I have always maintained that we always get what we want, but it never seems to come in the packaging we expect – never more so than with kindness.
One year ago
“I’m grateful to you for cooking me supper.” Chris said.
“I’m also grateful for supper. And you.” Josh said.
“Me too. I’m very grateful its steak for supper.” Shannon said.
I’d heard that a daily gratitude practise could improve a person’s happiness and persuaded the family we should say what we were grateful for each day at supper. This was day eight of everyone being grateful for their dinner. I thought about my mood and tried to consider how I was feeling. Irritated at their lack of imagination, if I was honest.
That night I read over my entries in my spanking new, Moleskine, gratitude journal. Minor irritations, specific and unspecific worries, slights and indignation spewed across the pages. And, buried in each sentence, the belief that my good fortune was a product of my talents and hard work and luck. The world I read about on those pages wasn’t gratifying or kind.
Fast forward to 2017
Cancer arrived, unexpected, unexplained, unwanted. We didn’t notice kindness slipping in behind it. Kindness (and its sibling gratitude) arrived, like a newborn, in a writhing, screaming burst of pain and blood and bodily fluids. I was unprepared. I still am. And, like a new mother, I’m not sure I’m managing it properly. In fact, I don’t even know how to describe my experience of kindness without this post becoming a list or a thank you letter.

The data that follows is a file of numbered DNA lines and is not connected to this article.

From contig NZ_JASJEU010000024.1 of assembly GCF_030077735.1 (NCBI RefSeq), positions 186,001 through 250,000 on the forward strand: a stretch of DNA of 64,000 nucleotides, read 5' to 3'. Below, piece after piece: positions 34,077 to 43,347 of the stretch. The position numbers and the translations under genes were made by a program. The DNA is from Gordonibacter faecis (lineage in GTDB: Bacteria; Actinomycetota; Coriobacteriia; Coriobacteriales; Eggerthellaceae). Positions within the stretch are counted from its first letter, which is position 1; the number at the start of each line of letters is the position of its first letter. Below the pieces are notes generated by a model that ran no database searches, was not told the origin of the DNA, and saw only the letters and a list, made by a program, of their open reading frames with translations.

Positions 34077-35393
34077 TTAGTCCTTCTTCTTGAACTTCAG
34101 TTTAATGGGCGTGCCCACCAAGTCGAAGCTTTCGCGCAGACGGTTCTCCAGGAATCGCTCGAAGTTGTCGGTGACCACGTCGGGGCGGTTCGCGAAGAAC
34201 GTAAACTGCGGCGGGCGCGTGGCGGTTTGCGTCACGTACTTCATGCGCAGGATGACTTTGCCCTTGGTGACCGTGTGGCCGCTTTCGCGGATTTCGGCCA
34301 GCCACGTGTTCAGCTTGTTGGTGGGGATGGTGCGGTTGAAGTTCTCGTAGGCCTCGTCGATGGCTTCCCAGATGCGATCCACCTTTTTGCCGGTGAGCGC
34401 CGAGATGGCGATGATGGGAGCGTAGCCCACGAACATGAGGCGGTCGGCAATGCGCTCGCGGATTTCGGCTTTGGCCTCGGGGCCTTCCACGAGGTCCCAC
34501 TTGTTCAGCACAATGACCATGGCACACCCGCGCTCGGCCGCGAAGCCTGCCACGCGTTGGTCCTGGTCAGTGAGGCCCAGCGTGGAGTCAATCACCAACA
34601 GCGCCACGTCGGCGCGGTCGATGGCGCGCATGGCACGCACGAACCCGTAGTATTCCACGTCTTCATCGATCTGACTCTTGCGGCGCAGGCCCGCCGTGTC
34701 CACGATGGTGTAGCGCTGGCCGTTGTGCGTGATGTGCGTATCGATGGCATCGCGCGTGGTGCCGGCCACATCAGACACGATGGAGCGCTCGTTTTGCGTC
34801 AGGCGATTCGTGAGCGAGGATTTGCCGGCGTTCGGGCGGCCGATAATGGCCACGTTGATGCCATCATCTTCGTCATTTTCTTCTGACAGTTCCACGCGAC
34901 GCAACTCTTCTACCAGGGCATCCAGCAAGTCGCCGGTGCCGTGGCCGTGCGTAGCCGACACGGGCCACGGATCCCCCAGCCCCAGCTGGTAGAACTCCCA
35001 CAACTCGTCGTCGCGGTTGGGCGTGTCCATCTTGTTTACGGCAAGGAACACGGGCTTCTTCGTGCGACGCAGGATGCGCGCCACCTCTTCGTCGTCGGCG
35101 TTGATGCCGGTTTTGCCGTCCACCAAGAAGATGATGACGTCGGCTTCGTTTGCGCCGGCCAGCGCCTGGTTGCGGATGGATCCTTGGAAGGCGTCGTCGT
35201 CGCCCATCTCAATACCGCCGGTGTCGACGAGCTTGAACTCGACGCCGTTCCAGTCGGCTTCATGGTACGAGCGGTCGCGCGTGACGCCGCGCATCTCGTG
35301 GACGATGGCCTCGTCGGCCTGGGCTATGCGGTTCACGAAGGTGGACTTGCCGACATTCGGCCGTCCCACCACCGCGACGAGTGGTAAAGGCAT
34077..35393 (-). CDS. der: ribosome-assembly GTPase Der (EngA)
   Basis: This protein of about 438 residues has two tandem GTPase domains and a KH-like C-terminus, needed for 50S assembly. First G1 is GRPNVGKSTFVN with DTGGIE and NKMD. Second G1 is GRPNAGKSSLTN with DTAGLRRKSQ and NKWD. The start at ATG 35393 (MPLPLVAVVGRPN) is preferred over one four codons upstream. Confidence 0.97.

It began on the day Josh was diagnosed. We were still shell-shocked and empty eyed with pain when people started to arrive. At the front of the queue, outside the ICU door, was his swim coach. Behind her stood legions of friends, teachers, family and well wishers. When Josh finally made it back to the ward there could be twenty people crammed into his tiny room. The paediatric nurses put kindness above convenience and waved their two-visitor rule.
Ever since then kindness has just kept arriving in tuck-loads. It’s come in the shape of gifts, books, comics, games, massage oils, baked goods, computer equipment, cosmetics, spa treatments, helicopter flips, a trip to Comic Con. There are so many I can’t list them all.
There are also the priceless gifts that people have given us of time, advice and advocacy, shared stories, tears and support. Christian, Muslim, Hindu and Buddhist prayer and meditation groups ignore his ardent atheism and carry him in their prayers and meditation anyway.
And I keep waiting for the bill to arrive
I’ve spent the last eight months waiting for all these people to demand the payback that they surely deserve. I’ve waited and waited for the bill to arrive. For one or all of them to remind me how much I owe. For someone to want something in return.
And, I wonder, how could I ever repay it in any event? How could I ever pay enough that could cover the gift of feeling cared for, of feeling that we are not alone, of feeling that people notice my son and would surely notice if he wasn’t around, the feeling that there are folks out there to share the burden? I couldn’t.
I’m still not sure that the advice of counting your blessings can make you happier. I suspect not. I do, now, know what it feels like to be the recipient of immense kindness. I know that gratitude is a steady, soothing hum in the background of everyday: gratitude for making it this far; gratitude for all the people who care. Kindness and gratitude are what’s made it possible to trudge on in the days when the fear and the heartbreak and the slime of desperation felt thickest.
I didn’t except kindness or gratitude to arrive wrapped in a cancer shaped gift bag but I am a better, kinder person because of it. I am happier knowing that, despite the greed and decay that the media purveys, I live in a world that is kinder than I ever imagined.